Users react differently to hallucinogens, and some individuals have bad experiences with them. LSD is one of the most potent of all mind-altering drugs. It may be taken in the form of paper that has been dipped in the drug, powder, liquid, gelatin, or pills. LSD can last for as long as 12 hours in the body. The physical effects of LSD use include dilated (widened) pupils, increased heart rate, higher blood pressure, sweating, loss of appetite, trouble sleeping, dry mouth, and shaking. The psychological effects are much more dramatic, however. Users may feel several different emotions at once, or they may swing from one emotion to another, from euphoria to paranoia. They may have bizarre or terrifying thoughts, or they may see things that are not really there, like walls melting. Some users later have flashbacks, in which they relive part of what they experienced while taking the drug, even though the drug is no longer active in their bodies. Hallucinogens are not physically addictive, but people using them are at risk for accidents,
violence, panic attacks* , and other consequences of impaired judgment. All of these substances are illegal to use, make, or sell.
PCP can be snorted, smoked, or eaten. It can cause bizarre and sometimes violent behavior. Other possible effects of PCP use include increased or shallow breathing rate, higher blood pressure, flushing, sweating, numbness, poor coordination, and confused or irrational thinking. High doses can lead to seeing or hearing things that are not really there, paranoia, seizures* , coma* , injuries, and suicidal behavior.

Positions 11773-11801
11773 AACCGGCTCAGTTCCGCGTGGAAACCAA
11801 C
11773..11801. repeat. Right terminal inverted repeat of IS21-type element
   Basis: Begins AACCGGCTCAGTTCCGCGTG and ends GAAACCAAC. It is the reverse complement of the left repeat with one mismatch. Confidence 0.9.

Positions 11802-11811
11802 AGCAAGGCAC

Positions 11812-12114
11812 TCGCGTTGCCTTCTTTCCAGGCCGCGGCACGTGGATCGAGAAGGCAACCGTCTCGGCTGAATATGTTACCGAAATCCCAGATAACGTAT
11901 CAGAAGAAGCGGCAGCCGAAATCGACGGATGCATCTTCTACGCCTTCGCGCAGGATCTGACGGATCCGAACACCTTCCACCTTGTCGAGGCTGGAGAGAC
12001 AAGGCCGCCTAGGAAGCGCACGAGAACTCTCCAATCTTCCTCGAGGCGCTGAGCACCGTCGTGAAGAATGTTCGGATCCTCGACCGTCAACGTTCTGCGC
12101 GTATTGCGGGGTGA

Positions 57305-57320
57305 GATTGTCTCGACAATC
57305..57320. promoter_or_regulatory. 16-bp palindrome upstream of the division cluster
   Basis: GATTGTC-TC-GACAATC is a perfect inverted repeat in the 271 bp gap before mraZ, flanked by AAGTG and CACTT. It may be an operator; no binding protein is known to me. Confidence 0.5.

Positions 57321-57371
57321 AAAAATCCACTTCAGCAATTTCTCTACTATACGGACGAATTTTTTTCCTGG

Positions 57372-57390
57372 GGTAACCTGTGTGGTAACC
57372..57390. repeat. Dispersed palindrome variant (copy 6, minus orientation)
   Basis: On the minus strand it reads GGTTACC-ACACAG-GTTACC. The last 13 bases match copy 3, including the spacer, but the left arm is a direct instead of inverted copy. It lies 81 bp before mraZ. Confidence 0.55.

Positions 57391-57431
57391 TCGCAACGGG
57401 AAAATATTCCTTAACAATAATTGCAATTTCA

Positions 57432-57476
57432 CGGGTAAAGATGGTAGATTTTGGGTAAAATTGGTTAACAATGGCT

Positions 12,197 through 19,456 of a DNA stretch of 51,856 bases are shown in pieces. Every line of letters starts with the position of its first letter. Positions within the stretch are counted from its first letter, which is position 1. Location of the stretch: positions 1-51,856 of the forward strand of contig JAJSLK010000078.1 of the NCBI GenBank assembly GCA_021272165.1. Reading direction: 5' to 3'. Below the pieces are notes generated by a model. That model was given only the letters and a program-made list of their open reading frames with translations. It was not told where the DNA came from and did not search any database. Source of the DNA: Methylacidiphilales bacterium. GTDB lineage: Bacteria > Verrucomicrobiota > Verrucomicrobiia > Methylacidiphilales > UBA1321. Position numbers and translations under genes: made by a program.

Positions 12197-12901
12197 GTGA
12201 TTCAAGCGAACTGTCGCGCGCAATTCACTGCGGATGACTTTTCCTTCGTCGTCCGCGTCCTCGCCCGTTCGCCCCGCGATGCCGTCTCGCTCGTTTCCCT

Stimulants Stimulants (STIM-yoo-lunts) are drugs that produce a temporary feeling of euphoria, alertness, power, and energy. As the high wears off, however, depression and edginess set in. Stimulants include cocaine (ko-KANE; nicknames: coke, snow, blow, nose candy), crack cocaine, amphetamine (am-FET-uh-mean), methamphetamine (METH-am-FET-uh-mean; nicknames: speed, meth, crank), and crystallized methamphetamine (nicknames: ice, crystal, glass).
Cocaine is a white powder that is either snorted into the nose or injected into a vein. Crack is a form of cocaine that has been chemically changed so that it can be smoked. Both forms are very addictive. Possible physical effects of cocaine and crack use include increased heart rate, higher blood pressure, increased breathing rate, heart attack, stroke, trouble breathing, seizures, and a reduced ability to fight infection. Possible psychological effects include violent or strange behavior, paranoia, seeing or hearing things that are not really there, feeling as if bugs are crawling over the skin, anxiety, and depression. Eventually, cocaine addicts often wind up losing interest in food, sex, friends, family, everything except getting high.